If you could give one or two nuggets of advice to someone just starting out with film, what would they be?
Don’t worry, just shoot. Starting with film is as easy as picking up a used SLR for $10 and loading a cheap roll of color negative film, which is very, very forgiving when it comes to exposure mistakes. Most drug stores will happily develop film for you – they send it in to a lab and you have it back developed and scanned soon after. If you catch the film bug, there are loads of affordable used cameras out there in all sorts of formats and you’ll have a whole interesting new world to explore. I’ve re-discovered the film world 10 years ago and I still learn something new every day.
Any suggestions on what types of equipment to use? A favorite camera?
I have too many of them to really be able to pinpoint a single one. But as much as I love the larger formats and the fine mechanics of a Leica M3, I’m a great fan of old box cameras. They are super low-tech, they usually offer one single shutter speed around 1/25 sec, they completely take the tech out of photography and force you to think about subject, placement, composition and timing. For me they offer the exactly right balance between constraints and results. And the fact that they shoot at 6 x 9 cm (2.4 x 3.5 inches) means you’re filling a really big film surface – often called “the small large format.”
Where do you find inspiration for projects?
I travel lots and I love to take photographers with me and share. Different landscapes and cultures inspire me and spending time with other photographers, no matter if amateurs of professionals, always gives me wonderful inputs. The last tour took me to Lofoten in Norway and in a couple of weeks I’ll be on a ship around Greenland with 16 photographers. I’ve also produced a weekly podcast on photography (www.tipsfromthetopfloor.com) for the last 11 years, which gets me in touch with many ideas from many other photographers.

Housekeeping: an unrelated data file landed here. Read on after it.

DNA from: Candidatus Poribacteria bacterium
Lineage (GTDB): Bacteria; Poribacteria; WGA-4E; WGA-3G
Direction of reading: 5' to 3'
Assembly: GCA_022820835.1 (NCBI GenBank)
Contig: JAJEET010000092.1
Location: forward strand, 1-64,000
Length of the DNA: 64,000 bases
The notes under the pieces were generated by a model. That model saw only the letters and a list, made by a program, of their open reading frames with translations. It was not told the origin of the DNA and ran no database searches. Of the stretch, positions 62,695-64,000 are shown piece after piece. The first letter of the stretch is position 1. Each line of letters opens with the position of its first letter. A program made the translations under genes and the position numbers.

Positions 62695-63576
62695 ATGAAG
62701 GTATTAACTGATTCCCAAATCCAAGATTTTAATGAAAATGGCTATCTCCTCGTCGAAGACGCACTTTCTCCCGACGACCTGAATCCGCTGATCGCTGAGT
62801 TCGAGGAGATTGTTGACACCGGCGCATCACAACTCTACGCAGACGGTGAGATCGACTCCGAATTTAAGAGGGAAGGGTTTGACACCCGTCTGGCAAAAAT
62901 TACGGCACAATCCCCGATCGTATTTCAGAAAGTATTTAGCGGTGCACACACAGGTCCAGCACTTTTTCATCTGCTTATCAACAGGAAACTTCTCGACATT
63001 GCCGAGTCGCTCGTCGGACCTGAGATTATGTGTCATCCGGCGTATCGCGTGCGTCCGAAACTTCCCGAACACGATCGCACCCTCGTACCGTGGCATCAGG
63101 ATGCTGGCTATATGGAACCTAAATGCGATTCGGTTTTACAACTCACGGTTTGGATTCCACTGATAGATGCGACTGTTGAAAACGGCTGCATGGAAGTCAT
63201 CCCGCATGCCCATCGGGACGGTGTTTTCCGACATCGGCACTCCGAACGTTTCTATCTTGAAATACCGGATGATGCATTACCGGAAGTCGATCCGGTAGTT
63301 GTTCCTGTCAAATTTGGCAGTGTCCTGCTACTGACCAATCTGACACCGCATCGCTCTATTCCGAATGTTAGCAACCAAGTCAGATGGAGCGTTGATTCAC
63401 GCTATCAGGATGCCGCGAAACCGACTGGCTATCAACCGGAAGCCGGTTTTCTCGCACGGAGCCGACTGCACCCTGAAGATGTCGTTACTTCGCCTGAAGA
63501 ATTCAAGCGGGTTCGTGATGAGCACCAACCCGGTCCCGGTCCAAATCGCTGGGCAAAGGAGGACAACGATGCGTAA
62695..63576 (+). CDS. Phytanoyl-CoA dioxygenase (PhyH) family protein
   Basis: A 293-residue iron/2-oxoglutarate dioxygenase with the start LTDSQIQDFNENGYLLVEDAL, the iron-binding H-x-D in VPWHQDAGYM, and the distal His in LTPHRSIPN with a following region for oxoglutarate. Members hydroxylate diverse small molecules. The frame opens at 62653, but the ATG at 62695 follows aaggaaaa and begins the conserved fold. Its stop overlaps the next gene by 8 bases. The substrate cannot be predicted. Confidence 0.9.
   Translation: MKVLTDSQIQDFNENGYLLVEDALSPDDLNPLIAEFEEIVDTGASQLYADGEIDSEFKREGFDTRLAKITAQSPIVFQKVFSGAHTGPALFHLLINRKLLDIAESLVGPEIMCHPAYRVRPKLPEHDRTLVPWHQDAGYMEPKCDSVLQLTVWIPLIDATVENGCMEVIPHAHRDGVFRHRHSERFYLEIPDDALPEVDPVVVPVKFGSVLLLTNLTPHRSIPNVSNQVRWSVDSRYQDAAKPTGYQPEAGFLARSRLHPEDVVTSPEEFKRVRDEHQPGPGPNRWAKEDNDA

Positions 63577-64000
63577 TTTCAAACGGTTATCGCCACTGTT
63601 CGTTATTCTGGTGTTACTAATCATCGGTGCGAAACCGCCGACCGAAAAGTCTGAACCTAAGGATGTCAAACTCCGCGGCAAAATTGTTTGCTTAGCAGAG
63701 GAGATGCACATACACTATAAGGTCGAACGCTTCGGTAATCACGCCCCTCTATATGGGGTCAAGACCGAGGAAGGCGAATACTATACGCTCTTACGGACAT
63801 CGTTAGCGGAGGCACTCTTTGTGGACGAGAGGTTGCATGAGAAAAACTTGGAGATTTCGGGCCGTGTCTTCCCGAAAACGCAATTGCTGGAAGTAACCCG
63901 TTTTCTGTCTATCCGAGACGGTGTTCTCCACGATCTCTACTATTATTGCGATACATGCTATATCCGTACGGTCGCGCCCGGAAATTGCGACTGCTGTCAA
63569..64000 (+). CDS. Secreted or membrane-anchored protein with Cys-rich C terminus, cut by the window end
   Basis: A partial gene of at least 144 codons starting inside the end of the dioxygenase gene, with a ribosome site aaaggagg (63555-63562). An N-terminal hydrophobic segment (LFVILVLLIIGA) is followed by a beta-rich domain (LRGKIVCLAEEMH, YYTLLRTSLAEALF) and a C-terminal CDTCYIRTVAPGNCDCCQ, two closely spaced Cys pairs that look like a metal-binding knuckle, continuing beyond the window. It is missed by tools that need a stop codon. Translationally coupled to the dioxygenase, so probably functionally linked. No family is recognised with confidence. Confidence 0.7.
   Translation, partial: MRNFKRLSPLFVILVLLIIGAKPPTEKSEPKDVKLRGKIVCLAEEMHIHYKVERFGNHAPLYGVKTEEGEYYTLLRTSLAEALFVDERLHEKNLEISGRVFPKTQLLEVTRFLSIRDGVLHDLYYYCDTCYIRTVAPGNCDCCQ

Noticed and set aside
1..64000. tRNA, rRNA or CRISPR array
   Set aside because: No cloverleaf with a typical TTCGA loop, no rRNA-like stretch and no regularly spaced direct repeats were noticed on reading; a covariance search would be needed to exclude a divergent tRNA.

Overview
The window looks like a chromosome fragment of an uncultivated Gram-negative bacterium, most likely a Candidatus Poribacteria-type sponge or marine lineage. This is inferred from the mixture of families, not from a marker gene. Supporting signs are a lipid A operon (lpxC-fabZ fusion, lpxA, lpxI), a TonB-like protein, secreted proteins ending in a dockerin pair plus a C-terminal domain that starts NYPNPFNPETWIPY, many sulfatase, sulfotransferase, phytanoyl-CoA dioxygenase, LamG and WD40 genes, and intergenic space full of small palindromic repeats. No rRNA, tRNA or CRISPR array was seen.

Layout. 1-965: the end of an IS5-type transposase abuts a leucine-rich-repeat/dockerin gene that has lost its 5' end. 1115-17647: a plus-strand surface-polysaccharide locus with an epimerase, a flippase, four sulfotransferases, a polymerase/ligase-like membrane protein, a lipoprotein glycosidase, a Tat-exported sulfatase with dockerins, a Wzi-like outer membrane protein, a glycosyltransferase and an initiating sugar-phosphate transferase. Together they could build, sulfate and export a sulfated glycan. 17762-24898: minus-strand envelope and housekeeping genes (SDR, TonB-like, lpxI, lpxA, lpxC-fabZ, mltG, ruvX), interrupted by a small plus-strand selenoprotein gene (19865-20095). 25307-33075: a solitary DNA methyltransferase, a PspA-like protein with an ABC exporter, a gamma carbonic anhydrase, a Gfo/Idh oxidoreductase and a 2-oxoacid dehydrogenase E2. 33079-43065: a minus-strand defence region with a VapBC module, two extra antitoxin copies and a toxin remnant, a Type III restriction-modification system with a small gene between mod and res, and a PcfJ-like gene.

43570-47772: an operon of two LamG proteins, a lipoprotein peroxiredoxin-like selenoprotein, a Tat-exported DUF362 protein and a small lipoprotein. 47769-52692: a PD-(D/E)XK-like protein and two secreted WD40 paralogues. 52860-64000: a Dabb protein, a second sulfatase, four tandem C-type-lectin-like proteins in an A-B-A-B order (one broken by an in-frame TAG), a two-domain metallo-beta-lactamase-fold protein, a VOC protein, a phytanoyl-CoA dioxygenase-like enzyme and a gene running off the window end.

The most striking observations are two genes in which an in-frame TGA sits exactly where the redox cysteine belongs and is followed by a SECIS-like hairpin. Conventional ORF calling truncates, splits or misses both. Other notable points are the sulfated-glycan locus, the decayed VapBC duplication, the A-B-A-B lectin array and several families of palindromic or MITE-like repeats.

Anything cool you’re working on now?
Currently I’m preparing more photo tours. For example next year in February we’ll go back to Lake Baikal in Russia, which is the world’s largest liquid sweet water body. It holds 20% of the earth’s resources in this area, it’s frozen in winter and crossing it by car is not only a photographic adventure (the ice there is amazingly diverse) but also a cultural one.
On the photographic side I’m still working on some of my latest travel photography. I’ve also just got my hands on a brand new large format camera from Britain, the Intrepid. A bunch of very cool people have produced this wonderfully affordable camera thanks to a Kickstarter campaign. I love to support those kind of efforts as they keep film photography on people’s radar.
What can we expect next from Chris Marquardt?
My Greenland tour end of August is co-hosted by my friend Jon Miller who’s a great film-maker and will help document the tour. I’m looking forward to the results from that and a lot of it will be released online.
I am also writing again. There are two more books on the horizon that will both shed light on photography from a perspective that’s quite different from that of most other literature. I can’t tell much more right now but I’m very excited about both of them.
Check out Chris’s book, Film Photography Handbook, here. Plus, save 35% with coupon code CMFILM35